Windows RT has always been something of an oddball in the new Microsoft operating system family. It’s not a pure mobile OS like Windows Phone 8 but at the same time it doesn’t have the full capabilities of Windows 8 and isn’t able to run desktop apps from older Windows platforms. The question has become, then, what exactly is Windows RT good for? The answer that many consumers have given back so far is, “Not a whole lot.” And it’s not just consumers, either: ComputerWorld’s Gregg Keizer spoke with several analysts this week and found that none of them were convinced that Windows RT will be around for much longer unless something fundamentally changes. More →
Despite negative reception and poor sales, Dell remains committed to Microsoft’s Windows RT operating system. The company has confirmed that it plans to release “future generations” of ARM-based tablets that will be lighter and faster than before, IDG News reported. Neil Hand, Dell’s vice president, acknowledged that adoption hasn’t lived up to expectation, although he believes the platform has a good chance to succeed once users become more familiar with the new tile-based interface. More →
Microsoft’s (MSFT) Windows RT platform for tablets has not been well received. The media was very critical in early looks at the new operating system, and reviews of Microsoft’s Surface tablet almost unanimously found that the stunning hardware was being held back by mediocre software. Consumer response to products doesn’t always mirror the sentiment of reviewers but in the case of Windows RT, it looks as though the mass market hasn’t shown much interest in Microsoft’s most recent tablet play. More →
With consumers largely ignoring Windows RT so far, Microsoft (MSFT) may be considering cutting licensing fees to make Windows RT tablets cheaper and help them compete with low-cost Android tablets. Topeka Capital analyst Brian White has released a new research note claiming that Microsoft is planning to release a cheaper version of Windows RT that could result in “a 35-40% price reduction” in Windows RT tablets going forward. News that Microsoft plans to push low-cost Windows tablets comes after the company made some changes to its Windows 8 hardware certification guidelines last week that significantly lowered the minimum resolution requirements for devices, thus potentially paving the way for OEMs to make smaller 7-inch tablets.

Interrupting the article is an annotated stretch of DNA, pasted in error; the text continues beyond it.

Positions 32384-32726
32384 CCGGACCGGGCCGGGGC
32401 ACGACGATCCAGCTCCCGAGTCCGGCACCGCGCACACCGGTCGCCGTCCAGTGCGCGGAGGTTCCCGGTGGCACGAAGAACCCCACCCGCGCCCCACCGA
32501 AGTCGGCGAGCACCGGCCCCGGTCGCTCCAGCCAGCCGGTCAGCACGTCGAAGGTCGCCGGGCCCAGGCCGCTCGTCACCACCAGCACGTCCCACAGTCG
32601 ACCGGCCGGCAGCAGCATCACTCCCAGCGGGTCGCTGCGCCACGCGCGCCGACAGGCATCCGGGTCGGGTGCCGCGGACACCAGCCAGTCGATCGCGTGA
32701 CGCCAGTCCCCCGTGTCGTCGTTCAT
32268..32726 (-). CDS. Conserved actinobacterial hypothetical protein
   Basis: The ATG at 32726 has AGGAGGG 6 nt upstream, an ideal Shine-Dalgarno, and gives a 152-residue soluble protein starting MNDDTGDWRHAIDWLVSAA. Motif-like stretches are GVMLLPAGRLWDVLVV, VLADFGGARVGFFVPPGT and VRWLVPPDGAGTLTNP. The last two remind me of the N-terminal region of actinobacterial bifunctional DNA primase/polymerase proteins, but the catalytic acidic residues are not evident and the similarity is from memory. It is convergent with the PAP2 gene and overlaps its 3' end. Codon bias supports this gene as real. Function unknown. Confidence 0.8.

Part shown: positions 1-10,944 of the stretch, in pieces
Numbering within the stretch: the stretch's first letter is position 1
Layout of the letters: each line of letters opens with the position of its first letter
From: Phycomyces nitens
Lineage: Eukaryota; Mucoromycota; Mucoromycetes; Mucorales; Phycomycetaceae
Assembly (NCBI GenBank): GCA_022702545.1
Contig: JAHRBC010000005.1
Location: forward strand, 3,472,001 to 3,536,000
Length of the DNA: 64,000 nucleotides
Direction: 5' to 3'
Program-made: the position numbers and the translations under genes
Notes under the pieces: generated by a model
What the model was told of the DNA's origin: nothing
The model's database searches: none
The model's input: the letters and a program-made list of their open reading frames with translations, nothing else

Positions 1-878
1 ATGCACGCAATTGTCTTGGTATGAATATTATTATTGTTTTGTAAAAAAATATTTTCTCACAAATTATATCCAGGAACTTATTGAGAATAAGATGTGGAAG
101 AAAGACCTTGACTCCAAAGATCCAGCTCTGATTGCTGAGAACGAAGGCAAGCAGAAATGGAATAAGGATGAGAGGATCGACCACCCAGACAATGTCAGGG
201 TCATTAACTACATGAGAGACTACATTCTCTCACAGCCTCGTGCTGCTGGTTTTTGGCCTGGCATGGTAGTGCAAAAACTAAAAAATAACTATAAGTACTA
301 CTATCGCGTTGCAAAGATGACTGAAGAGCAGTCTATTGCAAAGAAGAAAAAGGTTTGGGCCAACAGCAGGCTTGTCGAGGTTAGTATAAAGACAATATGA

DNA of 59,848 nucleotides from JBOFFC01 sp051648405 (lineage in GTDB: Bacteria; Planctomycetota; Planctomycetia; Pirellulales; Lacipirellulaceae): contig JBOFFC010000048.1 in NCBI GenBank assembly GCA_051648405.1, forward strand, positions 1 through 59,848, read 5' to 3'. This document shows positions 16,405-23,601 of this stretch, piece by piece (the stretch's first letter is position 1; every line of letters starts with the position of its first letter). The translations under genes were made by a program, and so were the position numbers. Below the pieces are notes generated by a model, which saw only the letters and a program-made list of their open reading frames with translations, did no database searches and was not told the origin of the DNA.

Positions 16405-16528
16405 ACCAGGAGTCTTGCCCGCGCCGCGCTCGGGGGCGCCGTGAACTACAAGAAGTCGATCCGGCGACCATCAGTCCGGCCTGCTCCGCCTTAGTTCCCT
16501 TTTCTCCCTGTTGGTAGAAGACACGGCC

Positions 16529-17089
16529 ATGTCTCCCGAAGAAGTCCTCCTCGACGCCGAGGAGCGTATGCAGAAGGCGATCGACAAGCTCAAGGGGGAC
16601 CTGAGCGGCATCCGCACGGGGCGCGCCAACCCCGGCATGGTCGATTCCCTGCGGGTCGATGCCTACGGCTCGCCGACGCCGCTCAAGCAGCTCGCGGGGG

Microsoft (MSFT) and its manufacturing partners have aggressively pushed the ARM-based Windows RT platform to consumers, however sales have remained flat. According to a report from Digitimes, the company may no longer offer devices under the Windows RT line and will instead merge the operating system into the next version of Windows, code-named Windows Blue. Although Windows RT devices include the same Metro interface as Windows 8, the operating system does not support legacy Windows applications, and also suffers from compatibility issues and a poor selection of apps. These features, or lack thereof, have resulted in confusion among new computer buyers. The latest rumors suggest that Microsoft will announce Windows Blue at its Build developers conference on June 26th in San Francisco.
No recent Microsoft (MSFT) product has been hit with as much criticism as Windows RT over the past few months. Microsoft’s tablet operating system has been called a “lemon” that serves no purpose other than confusing consumers who don’t understand how it’s different from the full Windows 8 operating system. But in an interview with CNET, Microsoft corporate vice president Michael Angiulo said that Windows RT has a “bright future” and that Microsoft was working to make it better every day. In his defense of the OS, however, Angiulo didn’t really respond to a single one of the core criticisms that have been leveled at Windows RT. More →